Definition of 'Thrift Association'
Thrift associations were originally formed in the United States in the 1800s as a way for people to save money and invest in their communities. They were often located in small towns and rural areas, where there were few other financial institutions. Over time, thrift associations grew in size and number, and they now operate in all parts of the country.
Today, thrift associations offer a wide range of financial products and services, including savings accounts, checking accounts, certificates of deposit, loans, and mortgages. They also offer investment products, such as mutual funds and annuities.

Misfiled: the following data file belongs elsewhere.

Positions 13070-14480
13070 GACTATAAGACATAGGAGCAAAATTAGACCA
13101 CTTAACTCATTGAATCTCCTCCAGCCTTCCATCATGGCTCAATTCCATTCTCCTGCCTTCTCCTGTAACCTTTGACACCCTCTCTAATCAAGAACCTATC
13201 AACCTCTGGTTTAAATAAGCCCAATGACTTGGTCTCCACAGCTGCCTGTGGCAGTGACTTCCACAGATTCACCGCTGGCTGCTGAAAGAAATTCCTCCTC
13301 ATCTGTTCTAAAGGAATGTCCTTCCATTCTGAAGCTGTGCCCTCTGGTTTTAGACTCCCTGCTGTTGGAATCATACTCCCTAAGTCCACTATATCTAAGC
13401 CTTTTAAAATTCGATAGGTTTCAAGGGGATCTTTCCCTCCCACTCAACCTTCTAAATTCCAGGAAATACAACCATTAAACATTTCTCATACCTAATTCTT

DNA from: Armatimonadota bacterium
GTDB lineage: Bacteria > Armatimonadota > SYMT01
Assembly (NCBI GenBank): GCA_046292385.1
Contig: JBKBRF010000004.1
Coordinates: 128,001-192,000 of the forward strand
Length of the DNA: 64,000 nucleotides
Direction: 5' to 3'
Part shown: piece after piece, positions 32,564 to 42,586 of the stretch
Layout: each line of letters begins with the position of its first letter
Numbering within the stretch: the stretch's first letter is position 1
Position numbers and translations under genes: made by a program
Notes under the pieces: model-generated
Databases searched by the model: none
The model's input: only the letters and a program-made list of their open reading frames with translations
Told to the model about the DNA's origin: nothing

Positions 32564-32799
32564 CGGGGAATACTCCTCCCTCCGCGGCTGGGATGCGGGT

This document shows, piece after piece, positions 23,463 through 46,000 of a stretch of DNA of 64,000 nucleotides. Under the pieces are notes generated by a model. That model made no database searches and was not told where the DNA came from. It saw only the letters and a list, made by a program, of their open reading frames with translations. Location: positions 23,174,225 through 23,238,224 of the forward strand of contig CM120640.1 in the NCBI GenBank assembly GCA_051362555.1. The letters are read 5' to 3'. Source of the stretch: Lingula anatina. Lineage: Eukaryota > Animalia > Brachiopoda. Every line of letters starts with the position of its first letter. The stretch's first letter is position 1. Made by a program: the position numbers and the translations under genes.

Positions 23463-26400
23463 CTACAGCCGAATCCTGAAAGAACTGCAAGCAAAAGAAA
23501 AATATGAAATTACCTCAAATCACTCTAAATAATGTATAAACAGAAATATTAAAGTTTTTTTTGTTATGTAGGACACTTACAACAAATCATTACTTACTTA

Thrift associations are a popular choice for people who are looking for a safe place to save their money and who want to invest in their communities. They offer competitive interest rates on savings accounts and CDs, and they have a long history of providing affordable home loans.
If you are considering opening a savings account or a CD, you may want to consider a thrift association. They offer a variety of products and services that can meet your financial needs.
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